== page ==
As the number of fallen victims of COVID-19 in the United States continues to rise, a team of scientists led by Kizzmekia Corbett is currently working round the clock to develop a vaccine that will save millions of lives. 

Fighting COVID-19

Corbett is a research fellow at the National Institute of Health in Bethesda, Maryland. She and her team have already started the first stage of clinical trials of the vaccine that will help the world fight against the coronavirus.

This was first reported by The New York Times.

"There was, and is, already a fair amount of pressure. A lot of people are banking on us or feel that we have a product that could, at least, be part of the answer this world needs," Corbett told NBC News.

The young scientist added that talking about their work in public takes a lot of courage, too. She and her team feel the great need for the vaccine and they want to make it happen. 

"And, well, whew, just saying that out loud is not easy," Corbett shared.

According to Dr. Anthony Fauci during his interview with NBC News, the trials for the COVID-19 began in March. He described that the process happened at record speed. It took the team only about two months to get the trials started, which is comparably much faster as it took 20 months to get the SARS vaccine to trials in 2003.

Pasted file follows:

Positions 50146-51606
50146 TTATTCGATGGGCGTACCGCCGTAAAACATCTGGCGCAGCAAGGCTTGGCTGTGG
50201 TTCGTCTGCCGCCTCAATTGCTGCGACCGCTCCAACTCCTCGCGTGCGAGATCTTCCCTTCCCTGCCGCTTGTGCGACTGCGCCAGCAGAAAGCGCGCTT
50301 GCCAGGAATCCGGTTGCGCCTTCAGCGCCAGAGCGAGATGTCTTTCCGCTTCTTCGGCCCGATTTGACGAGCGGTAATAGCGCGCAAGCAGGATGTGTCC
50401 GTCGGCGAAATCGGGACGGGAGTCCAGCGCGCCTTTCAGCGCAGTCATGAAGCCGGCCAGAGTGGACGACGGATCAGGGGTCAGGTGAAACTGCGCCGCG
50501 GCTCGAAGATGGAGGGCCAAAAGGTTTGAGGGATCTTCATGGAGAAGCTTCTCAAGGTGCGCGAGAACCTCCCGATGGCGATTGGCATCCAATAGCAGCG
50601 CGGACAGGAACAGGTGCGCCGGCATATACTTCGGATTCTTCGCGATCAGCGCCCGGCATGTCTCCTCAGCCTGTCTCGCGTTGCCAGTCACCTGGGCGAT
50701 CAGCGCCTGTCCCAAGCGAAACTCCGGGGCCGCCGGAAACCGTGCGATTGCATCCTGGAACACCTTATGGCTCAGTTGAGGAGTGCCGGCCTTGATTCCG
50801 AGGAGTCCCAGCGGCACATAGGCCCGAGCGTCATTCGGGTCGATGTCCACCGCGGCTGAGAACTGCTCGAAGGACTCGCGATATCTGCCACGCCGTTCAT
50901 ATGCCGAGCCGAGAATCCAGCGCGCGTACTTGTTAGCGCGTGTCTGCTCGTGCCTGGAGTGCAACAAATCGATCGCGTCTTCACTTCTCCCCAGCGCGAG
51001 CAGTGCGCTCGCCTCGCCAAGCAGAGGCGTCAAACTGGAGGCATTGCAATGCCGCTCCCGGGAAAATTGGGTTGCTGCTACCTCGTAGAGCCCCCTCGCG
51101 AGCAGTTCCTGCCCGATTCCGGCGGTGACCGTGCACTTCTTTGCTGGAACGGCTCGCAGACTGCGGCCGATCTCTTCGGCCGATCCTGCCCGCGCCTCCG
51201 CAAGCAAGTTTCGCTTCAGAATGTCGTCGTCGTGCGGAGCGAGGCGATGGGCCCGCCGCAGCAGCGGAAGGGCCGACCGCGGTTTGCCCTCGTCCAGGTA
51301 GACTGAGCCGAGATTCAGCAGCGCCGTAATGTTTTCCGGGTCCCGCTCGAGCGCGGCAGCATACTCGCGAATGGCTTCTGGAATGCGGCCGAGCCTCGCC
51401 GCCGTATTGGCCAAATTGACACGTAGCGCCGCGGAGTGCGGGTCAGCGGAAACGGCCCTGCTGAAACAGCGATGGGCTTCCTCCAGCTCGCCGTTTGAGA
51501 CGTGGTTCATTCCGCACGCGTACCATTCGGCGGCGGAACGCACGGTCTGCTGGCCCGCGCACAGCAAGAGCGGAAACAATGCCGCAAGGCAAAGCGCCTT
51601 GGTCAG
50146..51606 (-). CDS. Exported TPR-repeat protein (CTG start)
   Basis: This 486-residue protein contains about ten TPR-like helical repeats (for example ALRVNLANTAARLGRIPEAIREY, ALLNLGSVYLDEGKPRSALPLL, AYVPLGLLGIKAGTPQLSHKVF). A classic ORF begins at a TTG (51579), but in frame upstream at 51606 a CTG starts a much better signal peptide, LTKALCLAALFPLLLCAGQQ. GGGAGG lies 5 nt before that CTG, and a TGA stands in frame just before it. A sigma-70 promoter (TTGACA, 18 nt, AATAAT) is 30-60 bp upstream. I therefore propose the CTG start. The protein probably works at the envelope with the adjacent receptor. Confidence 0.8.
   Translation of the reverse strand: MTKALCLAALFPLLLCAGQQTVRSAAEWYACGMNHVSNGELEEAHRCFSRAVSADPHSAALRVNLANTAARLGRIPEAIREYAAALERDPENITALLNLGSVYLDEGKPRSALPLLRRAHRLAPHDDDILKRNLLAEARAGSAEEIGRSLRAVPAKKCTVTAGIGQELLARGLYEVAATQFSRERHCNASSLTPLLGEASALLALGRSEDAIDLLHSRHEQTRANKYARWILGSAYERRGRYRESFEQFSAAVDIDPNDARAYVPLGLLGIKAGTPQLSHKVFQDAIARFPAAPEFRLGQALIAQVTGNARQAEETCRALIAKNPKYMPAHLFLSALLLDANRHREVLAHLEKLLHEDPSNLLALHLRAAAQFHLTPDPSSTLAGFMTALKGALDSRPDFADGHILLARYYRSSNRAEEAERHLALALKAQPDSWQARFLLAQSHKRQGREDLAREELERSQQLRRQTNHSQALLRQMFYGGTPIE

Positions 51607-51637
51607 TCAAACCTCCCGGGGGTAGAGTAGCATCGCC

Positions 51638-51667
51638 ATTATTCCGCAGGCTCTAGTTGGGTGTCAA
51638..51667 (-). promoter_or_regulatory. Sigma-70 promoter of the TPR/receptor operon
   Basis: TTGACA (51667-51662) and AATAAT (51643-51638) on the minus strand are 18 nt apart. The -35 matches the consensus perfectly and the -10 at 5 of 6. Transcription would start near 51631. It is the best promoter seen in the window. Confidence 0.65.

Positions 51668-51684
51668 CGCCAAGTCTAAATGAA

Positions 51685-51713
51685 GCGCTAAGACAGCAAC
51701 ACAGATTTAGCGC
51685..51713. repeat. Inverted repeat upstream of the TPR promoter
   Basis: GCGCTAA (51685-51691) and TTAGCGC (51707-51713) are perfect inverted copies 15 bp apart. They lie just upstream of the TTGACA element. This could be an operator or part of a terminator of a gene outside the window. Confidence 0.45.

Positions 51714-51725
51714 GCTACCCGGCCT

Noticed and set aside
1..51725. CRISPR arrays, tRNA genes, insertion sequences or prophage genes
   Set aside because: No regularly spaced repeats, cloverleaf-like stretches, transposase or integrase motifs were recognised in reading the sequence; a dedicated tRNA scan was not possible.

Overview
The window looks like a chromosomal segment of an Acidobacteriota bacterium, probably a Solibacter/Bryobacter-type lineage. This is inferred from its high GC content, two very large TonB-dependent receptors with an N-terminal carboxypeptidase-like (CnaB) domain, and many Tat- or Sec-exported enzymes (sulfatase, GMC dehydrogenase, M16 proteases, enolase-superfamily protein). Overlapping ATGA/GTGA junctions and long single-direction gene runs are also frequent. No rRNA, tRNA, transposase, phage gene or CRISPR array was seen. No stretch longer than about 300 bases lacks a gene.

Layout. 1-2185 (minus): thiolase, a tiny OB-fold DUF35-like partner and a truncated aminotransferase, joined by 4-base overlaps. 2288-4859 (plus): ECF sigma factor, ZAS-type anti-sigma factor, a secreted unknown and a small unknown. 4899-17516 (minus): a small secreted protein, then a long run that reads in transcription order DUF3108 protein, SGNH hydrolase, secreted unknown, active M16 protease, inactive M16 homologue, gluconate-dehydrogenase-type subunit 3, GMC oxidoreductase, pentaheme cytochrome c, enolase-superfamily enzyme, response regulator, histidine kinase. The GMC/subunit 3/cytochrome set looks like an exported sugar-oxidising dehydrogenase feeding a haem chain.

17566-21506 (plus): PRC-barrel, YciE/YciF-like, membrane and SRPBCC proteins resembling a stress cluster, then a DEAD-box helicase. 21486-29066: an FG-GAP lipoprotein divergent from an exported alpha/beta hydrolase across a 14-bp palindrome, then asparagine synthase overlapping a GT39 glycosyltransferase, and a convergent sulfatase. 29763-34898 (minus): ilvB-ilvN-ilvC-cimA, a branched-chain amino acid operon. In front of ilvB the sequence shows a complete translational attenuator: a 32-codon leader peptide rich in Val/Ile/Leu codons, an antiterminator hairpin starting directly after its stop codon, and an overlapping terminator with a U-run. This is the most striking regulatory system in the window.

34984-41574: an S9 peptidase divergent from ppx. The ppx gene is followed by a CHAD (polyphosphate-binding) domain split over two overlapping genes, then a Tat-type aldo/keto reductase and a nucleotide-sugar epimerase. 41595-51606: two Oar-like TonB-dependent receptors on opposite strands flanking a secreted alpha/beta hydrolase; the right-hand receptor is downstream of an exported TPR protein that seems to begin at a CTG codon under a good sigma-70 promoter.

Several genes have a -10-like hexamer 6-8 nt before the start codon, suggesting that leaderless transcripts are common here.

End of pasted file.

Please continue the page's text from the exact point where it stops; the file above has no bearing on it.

If successful, the team expects the vaccine to be ready for patients in early to mid-2021. 

A Brilliant Young Mind

Kizzmekia Corbett started her journey with a full scholarship to study at the University of Maryland, Baltimore County, where she took sociology and biology as her majors. 

According to NBC News, this superstar scientist earned her doctorate degree from the University of North Carolina - Chapel Hill in 2014. Later that same year, Corbett joined the Vaccine Research Center of the NIH as a postdoctoral fellow. 

"[She's] a really quite outstanding, hard-working scientist," Ralph Baric, a UNC professor told NBC News. He is currently working with Corbett in developing a vaccine to fight the novel coronavirus

"Fate has put her in a position to make a huge difference in human health, and it has made a good choice."

According to the outlet, Corbett -- who was born from a small town in North Carolina -- is giving this vaccine research all her time. She has been working on the vaccine seven days a week and barely gets three to four hours of sleep a day. 

Corbett feels that it is her duty to help save the world in whatever way she can. 

"At some point, you have to decide how much to care," she said.

Corbett added, "You understand that your work will have to be mighty so that it can do your speaking."

During her interview with "Black Enterprise," she revealed what was keeping her inspired to do her work.

"I would say that my role as a scientist is really about my passion and purpose for the world and for giving back to the world," she told the outlet.

The young scientist described herself saying, "I am Christian. I'm black. I am Southern, I'm an empath. I'm feisty, sassy, and fashionable."

The clinical trials that Corbett and her team are doing for a vaccine to fight COVID-19 is a first of its kind. According to the report by NBC, the team will have to put their vaccine to a test in three different levels before it can be made available to the public. 

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